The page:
Three casino employees were indicted in a bingo-fixing conspiracy in 1991. Three years ago, the National Indian Gaming Commission fined the tribe $3-million for an illegal contract it had with Pan American & Associates, the management team that oversaw the Tampa bingo hall.
Allen brings to the tribe 23 years of gambling experience as an executive with firms such as the Trump organization, Hilton Hotels and Park Place Entertainment. He is joined by Edward J. Jenkins, a 30-year FBI agent who is the tribe’s new director of gambling compliance.
The Tampa casino ended up at its current location north of Interstate 4 because of the discovery in 1980 of the remains of 140 Seminoles buried in the 1830s at the current site of the Fort Brooke parking garage.
The Indian remains were reinterred on 81/2 acres near Orient Road, where then-Seminole Chairman James Billie pledged to build and maintain a cultural museum.
The remains, buried behind the casino construction project, are untouched, Allen said, and will become the site of a Seminole monument. But the cultural museum was torn down to make way for the casino. There are no plans to replace it.
Indian Self-Policing is a Bad Idea
March 1, 2002
A Times Editorial © St. Petersburg Times
A measure before the Florida House today is a relief bill for thugs, thieves, hustlers and crooks. It would encourage an expansion of gambling on Indian lands even as it stripped police and the courts of the authority they need to protect the public.
Make no mistake: The bill (HB 1771) before the Council for Smarter Government would worsen the state’s problem with enforcing laws on Indian reservations. It strips the state of jurisdiction over crimes committed on Indian land, handing that job to rent-a-cops bought and controlled by the tribes. The legislation also gives the tribes control over civil causes of action that arise on Indian reservations.
It is dumbfounding the House leadership would allow Hialeah Republican Ralph Arza to fast-track a bill that presents such safety risks to law enforcement and the public. Beyond safety concerns, removing the power of sworn police to respond would compromise society’s ability to bring criminals to justice.
Real cops, not surprisingly, oppose the measure. “If they pass this law, they will turn the Indian reservations into a campground for criminals and thieves,” said Glades County Sheriff Jim Rider. Giving jurisdiction to the tribes to self-police also could throw even violent crimes like rape and murder into a limbo-land. “Reservations would turn into a safe place for fugitives,” the Florida Sheriff’s Association warns. Trial lawyers said the bill would block investigations of everything from auto accidents to consumer fraud, regardless of whether the victim was Indian.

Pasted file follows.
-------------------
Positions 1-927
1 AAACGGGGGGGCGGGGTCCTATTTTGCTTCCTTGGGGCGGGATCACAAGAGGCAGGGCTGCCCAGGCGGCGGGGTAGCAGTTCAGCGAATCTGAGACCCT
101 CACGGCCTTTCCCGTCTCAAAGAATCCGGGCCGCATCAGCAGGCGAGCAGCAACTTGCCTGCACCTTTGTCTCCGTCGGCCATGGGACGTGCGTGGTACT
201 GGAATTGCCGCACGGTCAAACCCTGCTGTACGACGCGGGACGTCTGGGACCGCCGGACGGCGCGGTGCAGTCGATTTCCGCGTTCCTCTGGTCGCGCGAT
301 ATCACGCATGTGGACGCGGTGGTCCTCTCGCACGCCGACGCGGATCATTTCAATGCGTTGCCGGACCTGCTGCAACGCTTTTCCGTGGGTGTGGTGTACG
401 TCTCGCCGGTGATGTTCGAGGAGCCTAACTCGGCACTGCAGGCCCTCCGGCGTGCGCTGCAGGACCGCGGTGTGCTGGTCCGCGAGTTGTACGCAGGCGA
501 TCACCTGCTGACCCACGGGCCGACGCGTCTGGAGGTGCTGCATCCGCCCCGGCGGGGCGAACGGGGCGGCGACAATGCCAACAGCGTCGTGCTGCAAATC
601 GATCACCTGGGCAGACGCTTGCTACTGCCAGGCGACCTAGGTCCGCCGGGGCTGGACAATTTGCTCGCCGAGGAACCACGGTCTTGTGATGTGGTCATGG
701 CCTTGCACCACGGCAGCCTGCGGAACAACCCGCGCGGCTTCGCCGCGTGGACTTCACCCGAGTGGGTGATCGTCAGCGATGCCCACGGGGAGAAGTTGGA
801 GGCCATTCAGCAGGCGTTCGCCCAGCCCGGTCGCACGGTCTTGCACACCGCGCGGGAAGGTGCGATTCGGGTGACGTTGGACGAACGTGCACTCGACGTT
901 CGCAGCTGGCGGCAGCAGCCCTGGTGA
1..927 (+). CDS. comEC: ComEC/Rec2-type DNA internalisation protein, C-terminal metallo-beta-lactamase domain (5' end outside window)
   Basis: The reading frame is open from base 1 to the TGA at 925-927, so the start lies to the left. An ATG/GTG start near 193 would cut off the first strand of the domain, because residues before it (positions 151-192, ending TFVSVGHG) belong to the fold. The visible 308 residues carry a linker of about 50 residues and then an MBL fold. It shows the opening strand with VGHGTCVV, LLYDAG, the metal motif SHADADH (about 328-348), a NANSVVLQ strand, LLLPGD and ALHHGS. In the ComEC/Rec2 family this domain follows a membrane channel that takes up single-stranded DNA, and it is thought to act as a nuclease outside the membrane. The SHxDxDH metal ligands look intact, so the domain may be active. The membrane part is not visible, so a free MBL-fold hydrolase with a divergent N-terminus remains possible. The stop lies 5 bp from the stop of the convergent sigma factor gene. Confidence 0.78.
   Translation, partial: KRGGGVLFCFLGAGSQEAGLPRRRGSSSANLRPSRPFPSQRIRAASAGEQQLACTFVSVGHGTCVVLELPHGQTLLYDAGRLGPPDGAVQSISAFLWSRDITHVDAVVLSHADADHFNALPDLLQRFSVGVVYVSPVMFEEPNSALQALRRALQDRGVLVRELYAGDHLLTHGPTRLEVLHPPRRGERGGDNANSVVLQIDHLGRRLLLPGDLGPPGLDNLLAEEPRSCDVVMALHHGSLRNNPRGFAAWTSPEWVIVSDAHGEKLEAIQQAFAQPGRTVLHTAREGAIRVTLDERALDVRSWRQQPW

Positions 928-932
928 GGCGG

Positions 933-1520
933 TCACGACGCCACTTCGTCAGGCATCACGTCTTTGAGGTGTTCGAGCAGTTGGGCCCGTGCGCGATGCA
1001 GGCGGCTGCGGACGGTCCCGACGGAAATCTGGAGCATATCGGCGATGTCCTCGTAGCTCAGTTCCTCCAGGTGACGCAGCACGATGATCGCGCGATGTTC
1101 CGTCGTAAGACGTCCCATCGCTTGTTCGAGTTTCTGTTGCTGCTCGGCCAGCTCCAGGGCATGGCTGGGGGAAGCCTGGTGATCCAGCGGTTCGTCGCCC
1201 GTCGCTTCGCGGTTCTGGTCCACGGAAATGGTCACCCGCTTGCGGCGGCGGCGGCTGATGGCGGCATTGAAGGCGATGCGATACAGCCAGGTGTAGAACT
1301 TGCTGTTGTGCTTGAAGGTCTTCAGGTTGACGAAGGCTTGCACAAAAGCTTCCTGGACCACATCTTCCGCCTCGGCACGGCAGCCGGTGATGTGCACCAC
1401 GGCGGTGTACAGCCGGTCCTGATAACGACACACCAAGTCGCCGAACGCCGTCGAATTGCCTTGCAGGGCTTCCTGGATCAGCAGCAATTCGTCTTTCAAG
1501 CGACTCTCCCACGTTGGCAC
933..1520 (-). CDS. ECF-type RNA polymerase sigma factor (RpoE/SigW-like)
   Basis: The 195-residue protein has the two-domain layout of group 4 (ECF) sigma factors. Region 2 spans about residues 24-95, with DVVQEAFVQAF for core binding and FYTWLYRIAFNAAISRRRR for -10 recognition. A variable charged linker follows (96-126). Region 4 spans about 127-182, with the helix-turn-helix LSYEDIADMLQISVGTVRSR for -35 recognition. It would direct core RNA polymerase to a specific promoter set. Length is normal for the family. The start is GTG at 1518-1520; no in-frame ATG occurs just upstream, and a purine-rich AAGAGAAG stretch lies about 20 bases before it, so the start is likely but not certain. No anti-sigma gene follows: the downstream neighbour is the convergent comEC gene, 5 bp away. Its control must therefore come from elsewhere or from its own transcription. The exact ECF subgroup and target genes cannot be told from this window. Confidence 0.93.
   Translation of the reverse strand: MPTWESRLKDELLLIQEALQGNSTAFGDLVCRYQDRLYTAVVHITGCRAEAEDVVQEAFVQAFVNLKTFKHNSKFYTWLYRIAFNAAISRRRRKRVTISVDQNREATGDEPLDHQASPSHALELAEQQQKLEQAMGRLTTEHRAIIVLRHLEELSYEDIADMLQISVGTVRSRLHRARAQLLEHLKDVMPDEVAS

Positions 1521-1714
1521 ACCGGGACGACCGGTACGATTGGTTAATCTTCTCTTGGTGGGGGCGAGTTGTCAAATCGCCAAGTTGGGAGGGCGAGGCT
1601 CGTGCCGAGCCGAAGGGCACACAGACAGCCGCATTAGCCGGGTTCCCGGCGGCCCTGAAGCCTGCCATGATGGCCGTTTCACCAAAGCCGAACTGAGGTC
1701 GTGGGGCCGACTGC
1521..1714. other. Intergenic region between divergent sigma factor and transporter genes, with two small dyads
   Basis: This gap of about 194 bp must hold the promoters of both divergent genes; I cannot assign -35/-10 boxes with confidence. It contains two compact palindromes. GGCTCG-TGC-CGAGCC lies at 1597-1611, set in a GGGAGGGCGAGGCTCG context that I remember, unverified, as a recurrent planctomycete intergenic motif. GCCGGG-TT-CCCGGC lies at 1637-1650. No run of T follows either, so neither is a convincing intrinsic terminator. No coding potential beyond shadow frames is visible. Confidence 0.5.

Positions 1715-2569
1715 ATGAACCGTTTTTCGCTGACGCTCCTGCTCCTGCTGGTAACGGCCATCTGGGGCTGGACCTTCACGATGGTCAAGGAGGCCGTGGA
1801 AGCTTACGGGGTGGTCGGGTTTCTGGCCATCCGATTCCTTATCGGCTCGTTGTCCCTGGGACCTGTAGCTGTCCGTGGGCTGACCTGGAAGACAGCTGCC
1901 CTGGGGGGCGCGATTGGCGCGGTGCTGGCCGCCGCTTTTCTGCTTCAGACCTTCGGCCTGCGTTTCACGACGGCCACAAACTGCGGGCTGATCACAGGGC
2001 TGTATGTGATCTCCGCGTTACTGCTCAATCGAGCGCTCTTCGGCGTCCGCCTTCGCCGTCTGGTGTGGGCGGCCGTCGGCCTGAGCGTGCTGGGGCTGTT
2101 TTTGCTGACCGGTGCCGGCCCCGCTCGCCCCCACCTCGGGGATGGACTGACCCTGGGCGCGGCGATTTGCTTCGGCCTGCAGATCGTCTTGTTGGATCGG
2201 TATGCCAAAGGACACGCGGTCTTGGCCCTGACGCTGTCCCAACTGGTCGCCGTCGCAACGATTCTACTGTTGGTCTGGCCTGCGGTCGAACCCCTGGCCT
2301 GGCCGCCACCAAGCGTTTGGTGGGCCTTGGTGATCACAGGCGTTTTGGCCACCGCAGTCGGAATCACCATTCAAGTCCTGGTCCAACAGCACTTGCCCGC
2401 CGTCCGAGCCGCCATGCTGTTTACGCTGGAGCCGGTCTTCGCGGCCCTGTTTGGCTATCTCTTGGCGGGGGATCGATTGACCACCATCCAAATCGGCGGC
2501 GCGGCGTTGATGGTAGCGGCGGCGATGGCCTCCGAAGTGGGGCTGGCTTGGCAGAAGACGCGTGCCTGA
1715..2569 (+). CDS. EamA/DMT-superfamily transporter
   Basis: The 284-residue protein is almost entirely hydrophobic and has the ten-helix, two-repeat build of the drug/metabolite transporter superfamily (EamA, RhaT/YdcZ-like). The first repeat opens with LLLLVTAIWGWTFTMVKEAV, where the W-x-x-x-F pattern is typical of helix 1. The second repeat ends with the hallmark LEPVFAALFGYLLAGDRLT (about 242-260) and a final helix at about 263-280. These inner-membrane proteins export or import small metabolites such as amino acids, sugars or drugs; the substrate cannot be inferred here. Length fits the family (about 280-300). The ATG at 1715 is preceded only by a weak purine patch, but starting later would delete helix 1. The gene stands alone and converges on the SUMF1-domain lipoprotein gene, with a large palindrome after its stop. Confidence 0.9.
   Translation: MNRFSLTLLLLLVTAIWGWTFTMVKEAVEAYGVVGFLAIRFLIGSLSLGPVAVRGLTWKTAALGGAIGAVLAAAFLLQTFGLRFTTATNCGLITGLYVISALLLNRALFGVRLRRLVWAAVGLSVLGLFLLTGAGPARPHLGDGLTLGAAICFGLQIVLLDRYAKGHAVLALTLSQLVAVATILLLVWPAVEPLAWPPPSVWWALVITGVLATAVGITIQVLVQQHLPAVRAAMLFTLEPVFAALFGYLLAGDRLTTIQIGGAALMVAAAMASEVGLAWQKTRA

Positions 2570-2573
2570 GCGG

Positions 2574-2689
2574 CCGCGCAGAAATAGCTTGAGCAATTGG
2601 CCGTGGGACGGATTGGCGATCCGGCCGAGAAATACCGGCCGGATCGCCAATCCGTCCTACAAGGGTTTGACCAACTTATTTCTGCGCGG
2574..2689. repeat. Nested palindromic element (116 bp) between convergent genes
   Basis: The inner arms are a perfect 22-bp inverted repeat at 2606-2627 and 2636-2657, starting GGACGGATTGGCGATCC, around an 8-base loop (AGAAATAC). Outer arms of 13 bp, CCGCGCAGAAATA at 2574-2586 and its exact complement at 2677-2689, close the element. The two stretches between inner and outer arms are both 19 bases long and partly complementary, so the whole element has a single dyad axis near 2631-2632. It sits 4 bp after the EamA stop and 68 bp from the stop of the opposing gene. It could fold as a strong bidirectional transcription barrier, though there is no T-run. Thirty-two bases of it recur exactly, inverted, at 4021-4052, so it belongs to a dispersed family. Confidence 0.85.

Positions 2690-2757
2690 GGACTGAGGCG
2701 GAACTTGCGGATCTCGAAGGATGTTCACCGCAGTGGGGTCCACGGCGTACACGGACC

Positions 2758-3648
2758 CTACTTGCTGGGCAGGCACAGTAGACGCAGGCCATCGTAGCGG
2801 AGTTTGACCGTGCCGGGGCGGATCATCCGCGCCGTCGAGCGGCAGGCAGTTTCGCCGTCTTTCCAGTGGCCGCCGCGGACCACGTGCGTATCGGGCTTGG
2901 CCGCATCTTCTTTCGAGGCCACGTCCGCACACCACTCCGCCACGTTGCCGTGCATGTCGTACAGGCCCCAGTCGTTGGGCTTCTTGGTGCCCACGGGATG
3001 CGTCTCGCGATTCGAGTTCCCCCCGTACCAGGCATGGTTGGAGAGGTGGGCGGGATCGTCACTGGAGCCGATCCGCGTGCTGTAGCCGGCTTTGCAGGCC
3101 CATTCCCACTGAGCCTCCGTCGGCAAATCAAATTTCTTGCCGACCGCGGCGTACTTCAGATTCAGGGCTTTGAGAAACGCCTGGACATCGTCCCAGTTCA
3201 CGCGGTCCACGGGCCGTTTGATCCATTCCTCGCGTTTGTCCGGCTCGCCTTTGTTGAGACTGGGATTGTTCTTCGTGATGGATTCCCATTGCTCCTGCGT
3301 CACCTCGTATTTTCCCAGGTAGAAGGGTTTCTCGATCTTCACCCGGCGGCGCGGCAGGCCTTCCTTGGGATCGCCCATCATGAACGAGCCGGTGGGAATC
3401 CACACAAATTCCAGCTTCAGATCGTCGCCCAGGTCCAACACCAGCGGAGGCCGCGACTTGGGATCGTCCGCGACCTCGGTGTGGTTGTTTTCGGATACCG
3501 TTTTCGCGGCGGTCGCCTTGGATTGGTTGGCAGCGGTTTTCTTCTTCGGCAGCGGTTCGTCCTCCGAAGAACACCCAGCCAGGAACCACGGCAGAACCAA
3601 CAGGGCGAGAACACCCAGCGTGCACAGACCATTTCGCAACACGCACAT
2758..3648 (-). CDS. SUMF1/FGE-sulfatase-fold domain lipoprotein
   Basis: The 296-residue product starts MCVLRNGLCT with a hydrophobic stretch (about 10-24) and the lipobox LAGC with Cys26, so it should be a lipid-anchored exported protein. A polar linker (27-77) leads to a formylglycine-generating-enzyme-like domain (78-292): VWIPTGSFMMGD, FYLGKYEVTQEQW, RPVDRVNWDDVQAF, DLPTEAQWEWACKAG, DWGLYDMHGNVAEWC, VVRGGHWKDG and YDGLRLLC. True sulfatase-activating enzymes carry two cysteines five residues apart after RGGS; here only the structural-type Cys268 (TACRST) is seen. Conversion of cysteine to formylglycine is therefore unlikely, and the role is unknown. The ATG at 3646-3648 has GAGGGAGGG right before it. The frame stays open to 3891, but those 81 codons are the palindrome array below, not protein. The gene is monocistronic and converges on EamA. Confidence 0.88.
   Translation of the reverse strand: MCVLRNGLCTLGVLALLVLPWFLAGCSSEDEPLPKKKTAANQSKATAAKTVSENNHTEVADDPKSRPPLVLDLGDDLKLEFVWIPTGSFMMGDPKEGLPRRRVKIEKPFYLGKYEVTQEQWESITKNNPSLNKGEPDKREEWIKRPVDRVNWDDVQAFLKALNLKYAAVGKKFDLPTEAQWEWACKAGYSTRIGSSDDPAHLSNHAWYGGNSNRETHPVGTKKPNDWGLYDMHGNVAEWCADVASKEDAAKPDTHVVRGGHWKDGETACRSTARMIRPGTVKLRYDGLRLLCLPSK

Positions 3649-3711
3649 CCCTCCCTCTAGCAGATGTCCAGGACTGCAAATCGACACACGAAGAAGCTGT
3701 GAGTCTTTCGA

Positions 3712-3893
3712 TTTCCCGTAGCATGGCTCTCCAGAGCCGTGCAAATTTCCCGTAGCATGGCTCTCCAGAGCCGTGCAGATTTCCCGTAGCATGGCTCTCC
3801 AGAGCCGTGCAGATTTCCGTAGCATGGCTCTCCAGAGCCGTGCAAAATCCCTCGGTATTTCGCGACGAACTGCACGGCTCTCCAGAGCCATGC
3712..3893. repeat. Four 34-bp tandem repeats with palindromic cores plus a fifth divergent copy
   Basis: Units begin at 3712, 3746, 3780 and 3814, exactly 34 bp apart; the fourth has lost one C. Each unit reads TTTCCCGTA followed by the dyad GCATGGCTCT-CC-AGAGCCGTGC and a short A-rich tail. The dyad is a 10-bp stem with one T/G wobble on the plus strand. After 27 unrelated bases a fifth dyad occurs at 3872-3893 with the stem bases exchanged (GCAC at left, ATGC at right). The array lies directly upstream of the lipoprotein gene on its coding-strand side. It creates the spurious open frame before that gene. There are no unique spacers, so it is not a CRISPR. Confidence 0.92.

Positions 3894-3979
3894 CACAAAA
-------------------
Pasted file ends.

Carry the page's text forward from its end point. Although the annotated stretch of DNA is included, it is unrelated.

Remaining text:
Perhaps the kindest thing to say about Arza is that he didn’t think this through. His colleagues should stand with law enforcement and kill this legislation.
Common Sense Wins
Editorial, Orlando Sentinel
September 4, 2001
Our position: The Department of Interior’s ruling on federal-trust lands is a good one.
Common sense prevailed when the U.S. Department of Interior overturned a Clinton administration rule that could have made it easier for Native American groups to open gambling casinos.
The overturned rule, adopted in the waning days of the Clinton administration, would have allowed Native American tribes to have land they own designated as a federal trust without the consent of a state’s governor. Before the Clinton rule change, the gubernatorial approval was required.
Designating the land as a federal trust puts it beyond the jurisdiction of state and local laws. That’s a key step to getting further approval to operate casinos, even if state laws prohibited such activity.
The Department of Interior’s decision to overturn the Clinton administration rule is particularly significant for Osceola County, where the Seminole Tribe of Florida bought 1,100 acres earlier this year.
Tribal officials insist that they have no plans to build a casino on that land, but that position could change in the future.
A gambling casino would certainly be the most disruptive use for that land, but other potential uses, such as a theme park, also could cause problems for the region if the tribe did not have to conform to state and local laws. A large-scale development could have enormous impact on traffic, drainage and municipal services far beyond the boundaries of a Native American-owned land.
It’s only fair to all citizens of a state that the governor has a say in whether Native American tribes can be exempted from state and local laws.
In addition to throwing out the Clinton administration rule, the Interior Department proposed other thoughtful changes to the federal-trust-designation process. They include:
Requiring tribes to show that the federal designation will provide a major economic benefit to the Native American group. That is important to make sure that any development on tribal federal-trust land will benefit the Native American people and not outsiders. At some casinos owned by other tribes, outside groups hired to run the establishments have collected huge sums of money.